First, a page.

Within the modern applications era, regardless of whether new software applications are being developed and delivered for mobile, tablets, or the Web, the truly successful app-dev leaders will be those who focus on delivering constant value and incremental improvement to their business. That is a totally different perspective from “I need to keep control of my team’s productivity to make sure that we stick to our estimated costs, scope, and project dates.” Of course, the interest in cost is never going away, but app-dev leaders today have a great chance to enhance their conversation with executives and business stakeholders and add value to the conversation.
However, as the recent research I just published, Agile Metrics That Matter, proves, while some of the most advanced Agile teams do use new progress, quality, efficiency, and value/benefits metrics (these to a lesser degree), some software development industry luminaries have worked and are working on new methods to measure value in software development. But it’s still early days!
I’d like to summarize here some good old practices on establishing metrics that count together with some of the new findings of the research:
Forrester’s latest survey on financial services architecture shows that financial services firms in general, and banks in particular, put a high priority on a few selected topics (see the figure below). Our banking-specific research for AD&D professionals has focused on topics like banking architecture, banking platforms including core banking, Internet and mobile banking (to be published soon), and multichannel enablement. Forrester’s more industry-neutral research has covered aspects such as analytics, business intelligence, big data, customer relationsship management and other, less industry-specific, areas of business applications.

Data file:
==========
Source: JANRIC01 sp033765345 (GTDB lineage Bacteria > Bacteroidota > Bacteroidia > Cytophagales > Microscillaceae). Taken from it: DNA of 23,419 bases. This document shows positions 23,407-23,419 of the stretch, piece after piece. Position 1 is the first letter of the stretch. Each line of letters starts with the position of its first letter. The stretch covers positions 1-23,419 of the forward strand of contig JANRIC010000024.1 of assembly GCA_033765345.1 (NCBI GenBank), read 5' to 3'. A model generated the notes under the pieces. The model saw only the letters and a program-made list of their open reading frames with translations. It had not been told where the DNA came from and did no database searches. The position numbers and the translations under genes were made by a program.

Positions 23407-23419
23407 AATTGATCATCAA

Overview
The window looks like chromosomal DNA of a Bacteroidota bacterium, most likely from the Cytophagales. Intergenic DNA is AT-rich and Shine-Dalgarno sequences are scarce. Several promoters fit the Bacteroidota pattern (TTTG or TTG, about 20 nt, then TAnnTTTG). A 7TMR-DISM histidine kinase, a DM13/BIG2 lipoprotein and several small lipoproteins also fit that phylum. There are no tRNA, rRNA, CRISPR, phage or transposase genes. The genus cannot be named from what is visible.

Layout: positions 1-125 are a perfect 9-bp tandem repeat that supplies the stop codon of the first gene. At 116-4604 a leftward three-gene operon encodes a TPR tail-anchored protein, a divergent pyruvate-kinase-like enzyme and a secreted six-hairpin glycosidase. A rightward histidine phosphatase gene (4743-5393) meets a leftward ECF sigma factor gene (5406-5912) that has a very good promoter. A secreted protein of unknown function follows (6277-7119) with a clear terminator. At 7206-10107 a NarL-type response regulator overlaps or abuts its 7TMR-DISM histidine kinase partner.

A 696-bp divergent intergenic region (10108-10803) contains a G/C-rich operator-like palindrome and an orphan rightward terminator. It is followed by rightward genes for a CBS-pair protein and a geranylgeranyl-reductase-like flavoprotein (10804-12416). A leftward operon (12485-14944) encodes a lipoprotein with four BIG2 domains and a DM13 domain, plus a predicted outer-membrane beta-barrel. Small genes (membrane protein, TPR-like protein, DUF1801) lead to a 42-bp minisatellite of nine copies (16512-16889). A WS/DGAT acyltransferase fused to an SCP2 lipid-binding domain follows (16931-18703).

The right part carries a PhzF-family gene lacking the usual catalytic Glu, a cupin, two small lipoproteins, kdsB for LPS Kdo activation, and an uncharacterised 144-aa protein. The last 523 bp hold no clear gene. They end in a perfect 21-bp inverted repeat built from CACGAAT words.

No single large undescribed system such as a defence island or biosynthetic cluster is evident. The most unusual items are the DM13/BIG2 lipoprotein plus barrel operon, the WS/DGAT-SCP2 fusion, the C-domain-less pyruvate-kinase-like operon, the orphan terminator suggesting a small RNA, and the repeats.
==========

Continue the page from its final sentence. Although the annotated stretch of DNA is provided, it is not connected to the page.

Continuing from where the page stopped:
We have also started preparing a report about the key building blocks of today’s risk management solutions. However, my recent discussions with Forrester clients have covered plenty of additional topics, including anti-money-laundering, branch apps, private wealth management, lending in retail/consumer banking, corporate/commercial lending and its syndicated flavors, mortgages, trading, and treasury, just to mention a few.
Many enterprises we’ve spoken with have discovered that great digital customer experiences matter to their customers and ultimately have tangible bottom-line benefits. If you’re involved in delivering and executing great digital customer experiences, you’ll want to access Forrester’s new TechRadar report that digs into the diverse, rapidly evolving technology ecosystem that supports this strategic business imperative. My colleague David Aponovich recently wrote about the importance of these technologies. When sourcing these technologies, keep some of these key findings in mind:
Delivering contextual experiences is the holy grail for most organizations. This deeper level of personalization something organizations continue to strive for in order to deliver more relevant, adaptive, and predictive experiences to the customer. Technologies supporting contextualization dominate this TechRadar’s Growth phase.
Organizations need technologies that create business value out of a glut of data. The reality is that good content strategies rely on data to provide customer insights. Companies that effectively harness customer data, product data, social media data, and other information to create and deliver contextual cross-channel experiences will experience brand differentiation, customer loyalty, improved online metrics, and cross-channel revenue growth.